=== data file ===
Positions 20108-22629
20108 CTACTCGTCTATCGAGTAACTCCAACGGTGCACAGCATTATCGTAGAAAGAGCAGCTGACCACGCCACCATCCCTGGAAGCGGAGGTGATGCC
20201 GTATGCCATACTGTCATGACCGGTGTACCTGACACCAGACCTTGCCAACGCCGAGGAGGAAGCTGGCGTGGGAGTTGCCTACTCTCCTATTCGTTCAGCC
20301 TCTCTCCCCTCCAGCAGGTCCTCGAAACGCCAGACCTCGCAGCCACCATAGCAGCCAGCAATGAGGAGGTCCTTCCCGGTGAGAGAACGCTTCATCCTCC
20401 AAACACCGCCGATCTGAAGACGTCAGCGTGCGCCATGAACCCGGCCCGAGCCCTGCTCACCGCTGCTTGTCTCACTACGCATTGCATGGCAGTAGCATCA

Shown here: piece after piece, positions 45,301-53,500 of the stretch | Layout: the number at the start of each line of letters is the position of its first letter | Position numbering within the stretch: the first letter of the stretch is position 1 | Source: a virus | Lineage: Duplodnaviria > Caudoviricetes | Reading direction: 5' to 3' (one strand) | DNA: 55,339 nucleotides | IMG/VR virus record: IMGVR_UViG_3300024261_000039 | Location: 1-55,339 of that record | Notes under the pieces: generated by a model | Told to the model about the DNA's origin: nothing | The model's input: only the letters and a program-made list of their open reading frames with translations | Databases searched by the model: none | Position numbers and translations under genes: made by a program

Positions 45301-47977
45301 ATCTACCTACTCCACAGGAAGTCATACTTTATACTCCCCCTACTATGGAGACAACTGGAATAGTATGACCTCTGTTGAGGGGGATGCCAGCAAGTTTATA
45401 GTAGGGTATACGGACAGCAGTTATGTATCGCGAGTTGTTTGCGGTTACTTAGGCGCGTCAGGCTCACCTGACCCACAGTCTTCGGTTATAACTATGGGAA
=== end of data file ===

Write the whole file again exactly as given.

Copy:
Positions 20108-22629
20108 CTACTCGTCTATCGAGTAACTCCAACGGTGCACAGCATTATCGTAGAAAGAGCAGCTGACCACGCCACCATCCCTGGAAGCGGAGGTGATGCC
20201 GTATGCCATACTGTCATGACCGGTGTACCTGACACCAGACCTTGCCAACGCCGAGGAGGAAGCTGGCGTGGGAGTTGCCTACTCTCCTATTCGTTCAGCC
20301 TCTCTCCCCTCCAGCAGGTCCTCGAAACGCCAGACCTCGCAGCCACCATAGCAGCCAGCAATGAGGAGGTCCTTCCCGGTGAGAGAACGCTTCATCCTCC
20401 AAACACCGCCGATCTGAAGACGTCAGCGTGCGCCATGAACCCGGCCCGAGCCCTGCTCACCGCTGCTTGTCTCACTACGCATTGCATGGCAGTAGCATCA

Shown here: piece after piece, positions 45,301-53,500 of the stretch | Layout: the number at the start of each line of letters is the position of its first letter | Position numbering within the stretch: the first letter of the stretch is position 1 | Source: a virus | Lineage: Duplodnaviria > Caudoviricetes | Reading direction: 5' to 3' (one strand) | DNA: 55,339 nucleotides | IMG/VR virus record: IMGVR_UViG_3300024261_000039 | Location: 1-55,339 of that record | Notes under the pieces: generated by a model | Told to the model about the DNA's origin: nothing | The model's input: only the letters and a program-made list of their open reading frames with translations | Databases searched by the model: none | Position numbers and translations under genes: made by a program

Positions 45301-47977
45301 ATCTACCTACTCCACAGGAAGTCATACTTTATACTCCCCCTACTATGGAGACAACTGGAATAGTATGACCTCTGTTGAGGGGGATGCCAGCAAGTTTATA
45401 GTAGGGTATACGGACAGCAGTTATGTATCGCGAGTTGTTTGCGGTTACTTAGGCGCGTCAGGCTCACCTGACCCACAGTCTTCGGTTATAACTATGGGAA